Israel said Thursday it has put Border Police reservists on alert as massive, violent riots that began a day earlier spread all across east Jerusalem.
Palestinians say they are protesting Israeli police raids in the Shuafat refugee camp in Jerusalem’s eastern sector to hunt for a suspect in a deadly terror attack at a checkpoint on Saturday that killed a female Border Police officer Noa Lazar.
Riots and clashes that began late on Wednesday, continued well into the night, with Palestinians hurling rocks, firing fireworks at Jewish houses, throwing Molotov cocktails at cars, and assaulting security forces.
The rioters also set tires and garbage dumpsters on fire to block roads and entrances to Palestinian neighborhoods in Jerusalem.
Two Israel Police officers were lightly wounded while attempting to disperse a violent riot in the neighborhood of Issawiya. The police suspected the injury was a result of shrapnel from pipe bombs thrown at the officers.
Earlier on Wednesday, Israeli security forces arrested five Palestinians during rioting across the eastern part of the capital.
As clashes continued into the early morning hours, Border Police troops and undercover personnel raided several houses of suspected rioters, arresting nine Palestinians.
At the end of a situational assessment, Border Police chief Deputy Commissioner Amir Cohen decided to place 10 reservist companies on alert in case the situation escalates further.
"We will continue to act with determination against violent rioters, we bolstered Jerusalem and the West Bank with troops to address such events," Cohen said.
Rocks were also thrown at Jerusalem Mayor Moshe Lion's vehicle as he was driving in the east Jerusalem neighborhood of Ras al-Amud to a city council member.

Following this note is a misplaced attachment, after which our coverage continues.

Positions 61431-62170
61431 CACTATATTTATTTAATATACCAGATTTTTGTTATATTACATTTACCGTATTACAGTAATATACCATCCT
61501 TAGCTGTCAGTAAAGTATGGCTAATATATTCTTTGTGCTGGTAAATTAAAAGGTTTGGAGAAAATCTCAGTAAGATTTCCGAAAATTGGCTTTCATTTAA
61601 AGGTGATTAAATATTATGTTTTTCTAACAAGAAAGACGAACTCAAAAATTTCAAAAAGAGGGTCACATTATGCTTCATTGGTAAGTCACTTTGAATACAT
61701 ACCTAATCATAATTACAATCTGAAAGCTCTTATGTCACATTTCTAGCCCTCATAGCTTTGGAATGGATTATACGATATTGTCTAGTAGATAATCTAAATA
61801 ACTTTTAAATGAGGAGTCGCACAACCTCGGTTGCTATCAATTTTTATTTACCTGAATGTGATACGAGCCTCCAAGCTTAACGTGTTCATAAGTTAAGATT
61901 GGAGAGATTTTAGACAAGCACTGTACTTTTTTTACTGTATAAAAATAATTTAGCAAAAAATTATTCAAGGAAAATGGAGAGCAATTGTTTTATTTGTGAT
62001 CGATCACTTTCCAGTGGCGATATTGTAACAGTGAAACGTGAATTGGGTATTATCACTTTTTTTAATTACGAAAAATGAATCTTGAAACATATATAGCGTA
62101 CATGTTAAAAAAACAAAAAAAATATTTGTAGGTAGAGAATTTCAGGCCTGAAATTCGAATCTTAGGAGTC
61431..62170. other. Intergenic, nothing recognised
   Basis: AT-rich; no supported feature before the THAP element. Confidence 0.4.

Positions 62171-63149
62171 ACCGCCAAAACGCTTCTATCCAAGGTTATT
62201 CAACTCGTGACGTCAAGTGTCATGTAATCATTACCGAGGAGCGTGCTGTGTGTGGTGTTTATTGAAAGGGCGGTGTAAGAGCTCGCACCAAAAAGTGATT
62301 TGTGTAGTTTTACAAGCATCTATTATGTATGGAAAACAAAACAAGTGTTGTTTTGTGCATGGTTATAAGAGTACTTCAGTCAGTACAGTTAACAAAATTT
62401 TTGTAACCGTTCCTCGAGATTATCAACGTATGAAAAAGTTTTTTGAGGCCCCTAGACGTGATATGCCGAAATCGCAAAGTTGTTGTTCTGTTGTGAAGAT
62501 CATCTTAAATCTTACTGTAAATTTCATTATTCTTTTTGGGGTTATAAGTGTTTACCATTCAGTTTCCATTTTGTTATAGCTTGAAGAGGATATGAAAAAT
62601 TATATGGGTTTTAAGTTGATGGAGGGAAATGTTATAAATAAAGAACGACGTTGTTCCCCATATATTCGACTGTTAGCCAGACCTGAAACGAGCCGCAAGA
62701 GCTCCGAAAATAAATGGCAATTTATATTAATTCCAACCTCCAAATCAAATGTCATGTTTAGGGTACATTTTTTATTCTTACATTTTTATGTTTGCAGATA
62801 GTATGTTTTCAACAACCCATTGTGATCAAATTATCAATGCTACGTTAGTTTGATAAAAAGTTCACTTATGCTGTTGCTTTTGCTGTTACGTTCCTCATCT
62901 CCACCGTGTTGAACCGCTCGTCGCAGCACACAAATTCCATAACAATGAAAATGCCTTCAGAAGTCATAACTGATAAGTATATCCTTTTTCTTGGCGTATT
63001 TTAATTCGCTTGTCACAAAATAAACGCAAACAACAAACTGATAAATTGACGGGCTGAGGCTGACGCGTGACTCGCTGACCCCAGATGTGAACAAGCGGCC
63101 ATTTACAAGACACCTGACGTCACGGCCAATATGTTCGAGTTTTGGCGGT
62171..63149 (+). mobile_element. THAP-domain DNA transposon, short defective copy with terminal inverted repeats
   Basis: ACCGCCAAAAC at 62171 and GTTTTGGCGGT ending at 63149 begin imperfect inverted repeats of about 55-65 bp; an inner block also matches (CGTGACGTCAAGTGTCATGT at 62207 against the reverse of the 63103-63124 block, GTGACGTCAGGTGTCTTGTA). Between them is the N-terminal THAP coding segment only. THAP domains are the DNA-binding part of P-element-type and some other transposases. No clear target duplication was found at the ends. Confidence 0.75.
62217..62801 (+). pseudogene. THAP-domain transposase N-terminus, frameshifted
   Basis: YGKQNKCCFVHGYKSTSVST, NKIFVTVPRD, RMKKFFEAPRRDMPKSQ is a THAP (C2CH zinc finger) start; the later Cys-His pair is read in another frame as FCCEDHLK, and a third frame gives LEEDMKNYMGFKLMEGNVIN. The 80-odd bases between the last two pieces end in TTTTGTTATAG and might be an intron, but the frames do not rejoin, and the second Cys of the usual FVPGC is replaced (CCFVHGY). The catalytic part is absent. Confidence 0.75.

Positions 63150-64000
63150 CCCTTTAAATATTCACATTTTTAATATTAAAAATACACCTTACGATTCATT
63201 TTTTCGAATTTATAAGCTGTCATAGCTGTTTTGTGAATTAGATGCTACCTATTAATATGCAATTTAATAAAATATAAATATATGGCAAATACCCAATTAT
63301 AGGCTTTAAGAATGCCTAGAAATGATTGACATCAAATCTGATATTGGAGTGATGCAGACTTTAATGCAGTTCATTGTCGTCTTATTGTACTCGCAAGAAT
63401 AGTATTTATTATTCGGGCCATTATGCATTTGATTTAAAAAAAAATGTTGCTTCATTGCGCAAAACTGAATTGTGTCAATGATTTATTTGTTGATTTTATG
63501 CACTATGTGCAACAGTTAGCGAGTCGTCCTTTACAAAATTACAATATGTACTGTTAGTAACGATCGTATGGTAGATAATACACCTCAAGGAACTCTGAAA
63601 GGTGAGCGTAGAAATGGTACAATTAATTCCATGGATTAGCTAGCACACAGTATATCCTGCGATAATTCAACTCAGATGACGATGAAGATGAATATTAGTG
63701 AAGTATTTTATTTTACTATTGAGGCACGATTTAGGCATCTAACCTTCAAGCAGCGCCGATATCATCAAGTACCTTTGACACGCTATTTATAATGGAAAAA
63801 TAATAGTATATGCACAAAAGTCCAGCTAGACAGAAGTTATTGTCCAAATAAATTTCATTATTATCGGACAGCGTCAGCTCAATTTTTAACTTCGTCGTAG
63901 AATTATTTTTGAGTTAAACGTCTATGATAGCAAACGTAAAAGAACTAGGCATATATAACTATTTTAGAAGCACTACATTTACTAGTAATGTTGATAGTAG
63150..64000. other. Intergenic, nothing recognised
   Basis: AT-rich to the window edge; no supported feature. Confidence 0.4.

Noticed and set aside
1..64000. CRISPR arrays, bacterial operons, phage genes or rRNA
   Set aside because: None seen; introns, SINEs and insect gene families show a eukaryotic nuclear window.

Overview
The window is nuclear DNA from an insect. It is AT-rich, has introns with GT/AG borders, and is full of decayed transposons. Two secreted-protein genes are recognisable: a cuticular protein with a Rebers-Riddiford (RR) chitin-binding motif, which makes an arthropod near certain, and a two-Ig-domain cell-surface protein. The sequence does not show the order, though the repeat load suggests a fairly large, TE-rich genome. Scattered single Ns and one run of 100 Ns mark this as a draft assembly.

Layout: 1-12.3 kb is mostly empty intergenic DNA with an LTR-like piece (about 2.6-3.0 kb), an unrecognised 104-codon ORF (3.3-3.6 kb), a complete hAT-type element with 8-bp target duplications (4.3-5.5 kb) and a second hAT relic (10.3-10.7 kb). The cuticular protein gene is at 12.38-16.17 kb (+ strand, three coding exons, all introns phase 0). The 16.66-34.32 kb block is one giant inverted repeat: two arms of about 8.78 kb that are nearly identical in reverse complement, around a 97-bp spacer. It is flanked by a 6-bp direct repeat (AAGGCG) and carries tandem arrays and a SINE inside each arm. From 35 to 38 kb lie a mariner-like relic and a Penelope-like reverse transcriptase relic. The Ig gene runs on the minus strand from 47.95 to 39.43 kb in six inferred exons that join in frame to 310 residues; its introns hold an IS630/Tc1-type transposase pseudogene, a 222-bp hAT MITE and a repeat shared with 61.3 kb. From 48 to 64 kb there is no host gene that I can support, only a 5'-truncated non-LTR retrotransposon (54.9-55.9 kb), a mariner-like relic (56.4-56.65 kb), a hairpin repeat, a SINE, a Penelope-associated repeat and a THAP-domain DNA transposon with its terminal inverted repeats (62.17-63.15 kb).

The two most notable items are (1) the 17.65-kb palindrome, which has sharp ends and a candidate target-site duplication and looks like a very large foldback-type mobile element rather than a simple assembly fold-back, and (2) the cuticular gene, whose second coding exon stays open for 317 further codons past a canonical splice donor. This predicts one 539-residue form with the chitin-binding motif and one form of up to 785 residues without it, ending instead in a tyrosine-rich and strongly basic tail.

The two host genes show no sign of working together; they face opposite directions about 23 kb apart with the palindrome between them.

However, Lion denied it. "I trust the security forces who work day and night to make sure order is restored, and Jerusalem can return to holiday routine and host hundreds of thousands of visitors," Lion said.
Meanwhile, during the night, IDF forces accompanied dozens of Jewish worshippers who entered Joseph's Tomb in Nablus. Palestinian militants opened fire at them as they entered the grave, but there were no casualties or damage to property.
In addition, a Jewish family of five, driving in the Beit Hanina neighborhood of east Jerusalem late on Wednesday, managed to escape a lynch mob.
The vehicle with the parents and their three children, including two babies, was attacked with stones and other objects that were thrown at them by Palestinian rioters after encountering an improvised roadblock. They were rescued unharmed, the police said.
The Palestinian factions in Jerusalem issued a statement calling for reinforcing the presence of rioters and protests against the alleged siege on the Shuafat refugee camp. They also called for mass prayers and declared Friday as "the day of rage" in Jerusalem and the Al-Aqsa Mosque.